This week, Apple (NASDAQ:AAPL) introduced two new iPhone models and a brand new line of Apple Watch devices. These products are sure to sell by the boatload and are packed to the gills with crowd-pleasing innovations. If nothing else, larger iPhone screens and an NFC-based payment service will keep the cash registers ringing.

That being said, Apple left a few T's uncrossed and I's undotted. These are the three biggest disappointments of this weeks big Apple event.

Images

Nope, the iPhone 6 doesn't come with any of these gems. Image source: Wikimedia Commons.

No sapphire screens for iPhone 6
When Apple set up a close partnership with GT Advanced Technologies (NASDAQOTH:GTATQ) to build a sapphire screen factory in Arizona, GT investors went wild. The partnership pointed to the likelihood of some massive sapphire orders in 2014, tied to what we now know as Apple Watch and possibly the iPhone line too. iPad screens might be a stretch, even for enthusiasts of the ultra-tough material, but you never know, right?

GT's shares jumped more than 12% in a couple of days and 50% in a month, and then they gained 80% as Apple prepared the big reveal.

And ... GT's sapphire screens were involved, but only on the unproven Watch device. iPhones and iPads will have to wait their turn, assuming that Apple plans to introduce sapphire screens to these product lines at all. Right now, we just don't know.

Against that backdrop, GT Advanced's shares fell more than 25% on Apple's news. The stock is still up since that momentous partnership announcement, but it isn't the huge winner investors were hoping for.

I'll note that a sapphire-clad iPhone 6 always looked unlikely. GT Advanced's collapsing share price is more of a failed speculation than an outright disappointment. Still, many observers were hoping for sapphire-clad iPhones, and they didn't get any.

Aapl Watch 

Source: Apple

 

The Apple Watch battery life
The first wave of Android-powered smartwatches has come under fire for poor battery performance. The Moto 360, for example, would drain its battery every day and require a recharge every night. Who wants to deal with that?

Unfortunately, the Apple Watch isn't doing any better. The company didn't share any battery-life details from the announcement stage, leaving Re/Code reporter John Paczkowski to probe his Cupertino contacts for more information. Paczowski's insider friends estimated the battery life as "about a day," which would require a nightly recharge.

Apple's official spokespeople neither confirmed nor denied this. "There's a lot of new technology packed into Apple Watch and we think people will love using it throughout the day," they told Paczowski. "We anticipate that people will charge nightly, which is why we designed an innovative charging solution that combines our MagSafe technology and inductive charging."

In other words, yeah, you'll need to park this device on its charging station every evening. Forget that, and you'll be unable to use it the next day.

This is the biggest downer of Apple's announcement. The battery technology itself is improving, but Apple and other mobile device makers have chosen to take the improved cells in the wrong direction.

Cupertino puts a lot of work into producing thin and light devices. That's fine, but why not trade a little bit of that shrunken space for a larger battery? After all, it's exactly what users are asking for.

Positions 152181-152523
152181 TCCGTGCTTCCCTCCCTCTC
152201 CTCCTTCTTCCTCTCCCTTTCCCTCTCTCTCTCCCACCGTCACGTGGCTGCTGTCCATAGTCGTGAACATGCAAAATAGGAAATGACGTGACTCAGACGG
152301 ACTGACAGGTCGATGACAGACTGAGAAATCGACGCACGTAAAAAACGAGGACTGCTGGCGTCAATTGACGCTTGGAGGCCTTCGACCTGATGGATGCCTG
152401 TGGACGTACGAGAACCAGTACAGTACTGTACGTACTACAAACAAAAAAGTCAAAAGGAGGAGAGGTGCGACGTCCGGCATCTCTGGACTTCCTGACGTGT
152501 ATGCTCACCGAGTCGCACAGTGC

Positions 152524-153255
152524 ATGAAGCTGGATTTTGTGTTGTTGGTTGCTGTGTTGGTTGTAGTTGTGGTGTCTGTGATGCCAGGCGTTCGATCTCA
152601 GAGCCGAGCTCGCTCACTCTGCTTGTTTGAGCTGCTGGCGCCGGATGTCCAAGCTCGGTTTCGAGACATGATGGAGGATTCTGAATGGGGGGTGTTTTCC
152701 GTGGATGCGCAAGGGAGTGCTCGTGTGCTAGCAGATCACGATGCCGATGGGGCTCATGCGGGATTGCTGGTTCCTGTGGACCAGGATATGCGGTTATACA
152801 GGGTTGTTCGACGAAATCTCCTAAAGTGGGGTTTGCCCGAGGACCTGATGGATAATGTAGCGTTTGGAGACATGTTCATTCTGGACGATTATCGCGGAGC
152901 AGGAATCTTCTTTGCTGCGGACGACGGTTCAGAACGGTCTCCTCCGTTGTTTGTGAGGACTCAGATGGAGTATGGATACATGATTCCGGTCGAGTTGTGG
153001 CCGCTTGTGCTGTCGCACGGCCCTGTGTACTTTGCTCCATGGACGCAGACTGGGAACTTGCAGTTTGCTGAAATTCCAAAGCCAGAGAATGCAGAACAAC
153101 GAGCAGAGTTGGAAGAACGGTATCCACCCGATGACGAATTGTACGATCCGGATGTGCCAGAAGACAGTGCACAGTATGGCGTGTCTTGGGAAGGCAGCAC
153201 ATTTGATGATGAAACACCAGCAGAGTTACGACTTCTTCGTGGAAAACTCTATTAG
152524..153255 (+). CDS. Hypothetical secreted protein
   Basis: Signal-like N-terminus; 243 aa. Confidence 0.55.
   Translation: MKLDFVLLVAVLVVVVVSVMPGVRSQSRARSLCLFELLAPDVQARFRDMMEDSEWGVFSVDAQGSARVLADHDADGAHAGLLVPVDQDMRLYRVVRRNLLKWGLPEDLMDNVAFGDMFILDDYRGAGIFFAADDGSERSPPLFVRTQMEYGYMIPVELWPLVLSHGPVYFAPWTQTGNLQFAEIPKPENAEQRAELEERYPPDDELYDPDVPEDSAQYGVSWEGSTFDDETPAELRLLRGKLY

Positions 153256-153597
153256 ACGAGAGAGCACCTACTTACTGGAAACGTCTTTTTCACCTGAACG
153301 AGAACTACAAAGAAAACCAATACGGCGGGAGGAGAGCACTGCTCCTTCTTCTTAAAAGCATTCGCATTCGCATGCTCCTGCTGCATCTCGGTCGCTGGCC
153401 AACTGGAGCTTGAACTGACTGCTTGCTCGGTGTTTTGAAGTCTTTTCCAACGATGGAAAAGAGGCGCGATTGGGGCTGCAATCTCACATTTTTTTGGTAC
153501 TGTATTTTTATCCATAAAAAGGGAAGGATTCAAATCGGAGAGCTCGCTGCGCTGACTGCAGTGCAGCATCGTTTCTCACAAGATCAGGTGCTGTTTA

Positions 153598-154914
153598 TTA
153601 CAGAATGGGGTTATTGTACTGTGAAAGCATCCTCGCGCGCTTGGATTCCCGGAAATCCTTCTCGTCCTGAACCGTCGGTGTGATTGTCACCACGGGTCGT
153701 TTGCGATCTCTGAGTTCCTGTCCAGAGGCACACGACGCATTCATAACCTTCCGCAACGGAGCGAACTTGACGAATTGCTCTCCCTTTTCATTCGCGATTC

My own phone, for example, is covered by the first phone case I've ever owned. Not because I'm afraid of breaking it, but because at 8.9mm thick, its svelte frame was just too thin to hold comfortably. The iPhone 6 and 6 Plus are even thinner. I'd gladly trade a bigger battery for some very welcome bulk, and I'm sure I'd do the same in a wristwatch format.

What about HomeKit and the Internet of Things?

At the World Wide Developers Conference earlier this summer, Apple introduced a handful of new development frameworks. Of these, the HealthKit and HomeKit tools attracted the most attention. HealthKit sets Apple up as a powerhouse in personal health and fitness monitoring; HomeKit opens up a multibillion-dollar door to the Internet of Things megatrend.

HealthKit fulfilled its early promised, garnering lots of screen time in Apple's iOS 8 and Apple Watch presentations. So far, so good -- now let's wait for that juicy HomeKit announcement!

... And wait, and wait, and wait some more. Count the tumbleweeds, sing along with the chirping crickets. And that's the end of the presentation.

At the end of the day, Apple had not shared any HomeKit features for the Watch, the iPhone 6, or iOS 8. The company is no closer to dominating -- or even playing a part in -- the Internet of Things today than it was on Monday.

Sure, Apple is probably biding its time, perfecting its platform, polishing every last blemish out before launching HomeKit for real. Again, that's fine. But the competition isn't standing still, and time is money. I can't help feeling that Apple is missing a huge opportunity right now.

Anders Bylund owns shares of Google and Netflix. The Motley Fool recommends and owns shares of Apple, Google (A and C shares), and Netflix. Try any of our Foolish newsletter services free for 30 days.

We Fools don't all hold the same opinions, but we all believe that considering a diverse range of insights makes us better investors. The Motley Fool has a disclosure policy.